With years of experience researching Malaria, Professor G Padmanaban is the right man to clarify why the anti-malarial Hydroxychloroquine is being pushed to the frontlines against COVID-19.
In its guidelines issued on 31 March, the Ministry of Health and Family Welfare (MoHFW) advised medical facilities to administer antimalarial drug Hydroxychloroquine and antibacterial Azithromycin to confirmed patients of the novel coronavirus (COVID-19). Until then, the MoHFW said that Hydroxychloroquine should only be given as preventive treatment to healthcare workers and contacts of confirmed cases.
“No specific antivirals have been proven to be effective as per currently available data. However, based on the available information (uncontrolled clinical trials), the following drugs may be considered as an off-label indication in patients with severe disease and requiring ICU management – Hydroxychloroquine 400 mg twice a day for one day, followed by 200 mg twice a day for 4 days, in combination with Azithromycin 500 mg once a day for 5 days,” said the revised guidelines issued at the end of last month.
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With India promising to export Hydroxychloroquine to the United States, the drug has created a lot of buzz on social media with some praising the move while others chiding the government and advising them to first look after its domestic population’s needs.
The Better India spoke to Professor G Padmanaban, a renowned biochemist and former Director of the Indian Institute of Science (IISc), known for his work on malaria. Here are some insights in our conversation about the drug, his research into malaria and its potential efficacy in treating COVID-19.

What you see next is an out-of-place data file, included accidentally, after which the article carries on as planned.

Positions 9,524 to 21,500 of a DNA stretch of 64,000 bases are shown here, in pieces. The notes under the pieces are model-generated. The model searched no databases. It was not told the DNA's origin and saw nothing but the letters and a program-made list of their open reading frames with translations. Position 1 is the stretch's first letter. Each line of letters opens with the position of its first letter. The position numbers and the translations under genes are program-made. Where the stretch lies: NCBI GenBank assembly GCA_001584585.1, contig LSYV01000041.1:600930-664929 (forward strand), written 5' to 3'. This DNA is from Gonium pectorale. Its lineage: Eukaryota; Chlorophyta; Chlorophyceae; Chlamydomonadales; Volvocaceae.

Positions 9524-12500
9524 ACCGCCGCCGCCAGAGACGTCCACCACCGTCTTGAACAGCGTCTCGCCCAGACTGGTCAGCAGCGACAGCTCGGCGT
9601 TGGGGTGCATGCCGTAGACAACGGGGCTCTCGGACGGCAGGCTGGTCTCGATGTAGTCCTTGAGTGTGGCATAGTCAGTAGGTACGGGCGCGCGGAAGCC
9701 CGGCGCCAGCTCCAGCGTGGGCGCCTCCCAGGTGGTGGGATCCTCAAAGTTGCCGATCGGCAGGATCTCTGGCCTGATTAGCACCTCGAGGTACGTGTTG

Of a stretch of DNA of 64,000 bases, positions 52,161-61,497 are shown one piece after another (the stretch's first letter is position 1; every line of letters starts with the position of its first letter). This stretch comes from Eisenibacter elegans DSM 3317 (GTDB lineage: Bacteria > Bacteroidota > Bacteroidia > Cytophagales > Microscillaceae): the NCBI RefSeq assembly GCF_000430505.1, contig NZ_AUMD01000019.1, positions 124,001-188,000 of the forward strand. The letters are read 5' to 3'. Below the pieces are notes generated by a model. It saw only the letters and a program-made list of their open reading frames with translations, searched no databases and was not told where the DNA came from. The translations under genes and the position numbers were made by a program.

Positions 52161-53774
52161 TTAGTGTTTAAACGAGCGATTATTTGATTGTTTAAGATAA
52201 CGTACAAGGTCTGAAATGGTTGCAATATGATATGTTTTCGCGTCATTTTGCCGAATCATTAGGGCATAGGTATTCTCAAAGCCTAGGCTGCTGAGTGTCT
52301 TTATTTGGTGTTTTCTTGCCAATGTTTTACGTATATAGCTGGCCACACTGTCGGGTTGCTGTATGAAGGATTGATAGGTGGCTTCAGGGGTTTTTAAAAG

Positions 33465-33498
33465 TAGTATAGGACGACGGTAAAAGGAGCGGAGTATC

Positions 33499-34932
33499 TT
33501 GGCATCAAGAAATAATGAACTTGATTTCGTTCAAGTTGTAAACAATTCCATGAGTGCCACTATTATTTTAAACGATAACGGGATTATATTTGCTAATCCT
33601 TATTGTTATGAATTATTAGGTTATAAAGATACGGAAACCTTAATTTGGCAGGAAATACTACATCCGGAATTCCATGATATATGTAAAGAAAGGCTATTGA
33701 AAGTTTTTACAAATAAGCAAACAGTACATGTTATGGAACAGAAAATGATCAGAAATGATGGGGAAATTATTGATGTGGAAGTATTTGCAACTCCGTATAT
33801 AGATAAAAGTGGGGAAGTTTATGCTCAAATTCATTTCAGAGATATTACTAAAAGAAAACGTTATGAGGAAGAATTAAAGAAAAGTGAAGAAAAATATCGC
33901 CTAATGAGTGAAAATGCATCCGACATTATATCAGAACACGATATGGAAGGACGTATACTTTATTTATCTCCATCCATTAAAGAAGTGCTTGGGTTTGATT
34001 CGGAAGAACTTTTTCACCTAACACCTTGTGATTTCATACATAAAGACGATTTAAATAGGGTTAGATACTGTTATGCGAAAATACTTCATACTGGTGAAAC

1) When was the drug first adopted for malaria treatment in India?
Chloroquine was used by the United States in World War II to protect its army from malaria in South-East Asian regions. At the time of Independence, India had 75 million malaria cases in a total population of 330 mn. [The] Malaria eradication programme was initiated after independence and in the 1950s and 1960s, [with the] introduction of chloroquine to treat patients and DDT to control mosquitoes dramatically brought this number down to 100,000 in the 1970s. Subsequently, however, [the] usage of DDT was stopped and [the] malaria eradication programme took a back seat and disease bounced back. At present India has around 2 million cases per year.
2) Why is India a major centre for the production of this drug?
India makes generic drugs (out of patent) for the whole world and is referred to as the ‘pharmacy of the world’. The drugs which are out of patent are made in India at much cheaper rates and are exported.
Chloroquine/hydroxychloroquine belongs to this category.
“Against the projected requirement of Hydroxychloroquine (HCQ) of 1 crore tablets (including Health Workers dealing with COVID-19 patients, ICU cases and high risk contacts) the availability, as of now, is 3.28 crore tablets, which is 3 times more than required for domestic use in the country. In addition to this, about 2-3 crore more have been stocked up,” claims MoHFW in a press release issued on April 10.
3) Could you briefly talk to us about your research into malaria? What were some of your most significant findings?
My research on malaria has been in two areas.
One is to look at the molecule called heme (associated with haemoglobin). Heme plays a central role in malaria parasite biology. When the parasite is growing in the red cell, it degrades the haemoglobin giving rise to amino acids and heme. Parasite uses the amino acids for its own protein synthesis. The other component, heme, is in large quantities and is very toxic to the parasite. The parasite converts the free heme into a polymer called hemozoin, an inert brown pigment in the Food Vacuole. Chloroquine binds to free heme and prevents its conversion to the inert pigment. Accumulation of free heme is attributed to be the cause of parasite death.